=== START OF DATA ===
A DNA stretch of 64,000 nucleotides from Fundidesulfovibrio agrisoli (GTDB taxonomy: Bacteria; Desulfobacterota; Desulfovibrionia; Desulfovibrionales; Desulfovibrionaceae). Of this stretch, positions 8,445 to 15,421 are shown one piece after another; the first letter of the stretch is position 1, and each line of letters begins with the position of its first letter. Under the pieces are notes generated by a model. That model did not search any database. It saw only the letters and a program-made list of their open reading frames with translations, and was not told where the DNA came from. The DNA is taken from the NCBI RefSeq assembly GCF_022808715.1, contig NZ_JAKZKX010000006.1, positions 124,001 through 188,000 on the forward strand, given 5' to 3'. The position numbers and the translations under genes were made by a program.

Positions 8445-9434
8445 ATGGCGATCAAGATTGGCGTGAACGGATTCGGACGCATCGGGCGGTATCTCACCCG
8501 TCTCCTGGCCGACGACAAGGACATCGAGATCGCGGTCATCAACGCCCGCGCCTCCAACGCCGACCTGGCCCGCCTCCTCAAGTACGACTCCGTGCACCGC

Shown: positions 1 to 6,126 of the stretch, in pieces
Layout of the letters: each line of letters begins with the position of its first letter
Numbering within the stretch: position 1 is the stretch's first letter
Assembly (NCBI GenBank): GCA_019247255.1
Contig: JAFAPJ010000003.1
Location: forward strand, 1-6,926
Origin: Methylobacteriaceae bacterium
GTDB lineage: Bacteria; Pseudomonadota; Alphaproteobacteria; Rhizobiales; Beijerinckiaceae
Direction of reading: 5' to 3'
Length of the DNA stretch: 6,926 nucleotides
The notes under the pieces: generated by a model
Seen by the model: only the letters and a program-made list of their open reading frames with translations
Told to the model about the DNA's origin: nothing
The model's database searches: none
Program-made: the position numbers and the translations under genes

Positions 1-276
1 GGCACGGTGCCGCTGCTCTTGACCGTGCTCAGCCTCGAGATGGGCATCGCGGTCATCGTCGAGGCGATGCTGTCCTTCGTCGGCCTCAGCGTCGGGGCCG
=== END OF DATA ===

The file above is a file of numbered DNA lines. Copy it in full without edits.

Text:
A DNA stretch of 64,000 nucleotides from Fundidesulfovibrio agrisoli (GTDB taxonomy: Bacteria; Desulfobacterota; Desulfovibrionia; Desulfovibrionales; Desulfovibrionaceae). Of this stretch, positions 8,445 to 15,421 are shown one piece after another; the first letter of the stretch is position 1, and each line of letters begins with the position of its first letter. Under the pieces are notes generated by a model. That model did not search any database. It saw only the letters and a program-made list of their open reading frames with translations, and was not told where the DNA came from. The DNA is taken from the NCBI RefSeq assembly GCF_022808715.1, contig NZ_JAKZKX010000006.1, positions 124,001 through 188,000 on the forward strand, given 5' to 3'. The position numbers and the translations under genes were made by a program.

Positions 8445-9434
8445 ATGGCGATCAAGATTGGCGTGAACGGATTCGGACGCATCGGGCGGTATCTCACCCG
8501 TCTCCTGGCCGACGACAAGGACATCGAGATCGCGGTCATCAACGCCCGCGCCTCCAACGCCGACCTGGCCCGCCTCCTCAAGTACGACTCCGTGCACCGC

Shown: positions 1 to 6,126 of the stretch, in pieces
Layout of the letters: each line of letters begins with the position of its first letter
Numbering within the stretch: position 1 is the stretch's first letter
Assembly (NCBI GenBank): GCA_019247255.1
Contig: JAFAPJ010000003.1
Location: forward strand, 1-6,926
Origin: Methylobacteriaceae bacterium
GTDB lineage: Bacteria; Pseudomonadota; Alphaproteobacteria; Rhizobiales; Beijerinckiaceae
Direction of reading: 5' to 3'
Length of the DNA stretch: 6,926 nucleotides
The notes under the pieces: generated by a model
Seen by the model: only the letters and a program-made list of their open reading frames with translations
Told to the model about the DNA's origin: nothing
The model's database searches: none
Program-made: the position numbers and the translations under genes

Positions 1-276
1 GGCACGGTGCCGCTGCTCTTGACCGTGCTCAGCCTCGAGATGGGCATCGCGGTCATCGTCGAGGCGATGCTGTCCTTCGTCGGCCTCAGCGTCGGGGCCG